“When you’re going into a high-end recording studio it can be a bit daunting and Sophie was aware of that and our inexperience,” Laura recalls. “We’ve probably got an album’s worth of material out of those studio sessions, but we thought we’d aim for an EP first. These five songs seemed to make sense as an EP, the flow of it, plus trying to release a self-funded album is quite a tall order.” With Sophie on the other side of the recording-studio glass, Tear Back The Sky boasts increased assurance and clarity with the reverb-swathed vocals, razorwire guitar motifs and slowly unspooling basslines that have become SeaWitches hallmarks.

Helmed with the aim of matching the impact and tangible atmospheres of touchstones such as The Cure’s Seventeen Seconds and Joy Division’s Unknown Pleasures, the sidewinding guitar lines interlock seamlessly with Jo’s sonorous vocals, pitched crystal clear in the mix. “This last year doing all these recordings I’ve definitely become a better vocalist; I’ve really been trying to push myself vocally and stretch what my voice can do,” Jo says.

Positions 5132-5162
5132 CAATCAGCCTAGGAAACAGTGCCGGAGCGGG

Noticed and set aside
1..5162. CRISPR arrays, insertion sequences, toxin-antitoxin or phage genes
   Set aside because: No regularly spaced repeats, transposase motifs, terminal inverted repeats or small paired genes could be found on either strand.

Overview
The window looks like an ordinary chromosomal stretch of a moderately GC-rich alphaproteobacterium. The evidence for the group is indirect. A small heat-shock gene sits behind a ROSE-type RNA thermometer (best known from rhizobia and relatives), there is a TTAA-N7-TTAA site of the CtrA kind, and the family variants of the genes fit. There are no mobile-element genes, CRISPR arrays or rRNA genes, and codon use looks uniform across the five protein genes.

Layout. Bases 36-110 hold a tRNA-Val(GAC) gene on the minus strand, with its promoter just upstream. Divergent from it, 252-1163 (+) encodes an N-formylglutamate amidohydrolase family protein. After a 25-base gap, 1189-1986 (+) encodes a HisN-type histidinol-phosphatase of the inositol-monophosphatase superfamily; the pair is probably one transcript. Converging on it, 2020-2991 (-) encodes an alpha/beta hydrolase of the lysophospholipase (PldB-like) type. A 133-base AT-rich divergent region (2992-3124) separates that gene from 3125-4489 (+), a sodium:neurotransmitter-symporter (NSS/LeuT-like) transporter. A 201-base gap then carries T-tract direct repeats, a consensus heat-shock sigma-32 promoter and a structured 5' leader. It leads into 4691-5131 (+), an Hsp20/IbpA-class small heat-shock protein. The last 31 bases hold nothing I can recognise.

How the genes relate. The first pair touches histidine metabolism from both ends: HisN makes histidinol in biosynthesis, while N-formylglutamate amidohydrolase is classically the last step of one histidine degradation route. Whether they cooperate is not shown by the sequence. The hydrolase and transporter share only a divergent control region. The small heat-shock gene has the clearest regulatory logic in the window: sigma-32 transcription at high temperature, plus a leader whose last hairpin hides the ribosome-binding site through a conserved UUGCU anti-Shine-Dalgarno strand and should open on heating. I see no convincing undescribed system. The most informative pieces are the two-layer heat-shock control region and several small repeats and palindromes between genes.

Black Bark, meanwhile, its lyrics inspired by Dylan Thomas’ Under Milk Wood, “along with a quote from a Nico biography”, possesses a febrile energy similar to early Siouxsie And The Banshees material. Laura takes on vocal duties for Black Bark, delivering lyrics loaded with religious imagery. “It’s like a fairytale written as though you’re being pursued, as though you’re being surrounded by horrible things and trying to hold it together.”

With the second instalment about to hit the shelves, the third episode of SeaWitches’ continuing odyssey isn’t far behind. “There’s still a ton of old stuff. Once we’ve done the launch night for the EP the next priority is booking studio time; we’re really anxious to get the [new] songs recorded,” Jo says. The angst to hear new material should doubtless be shared by listeners, as the successor to Tear Back The Sky can’t arrive soon enough.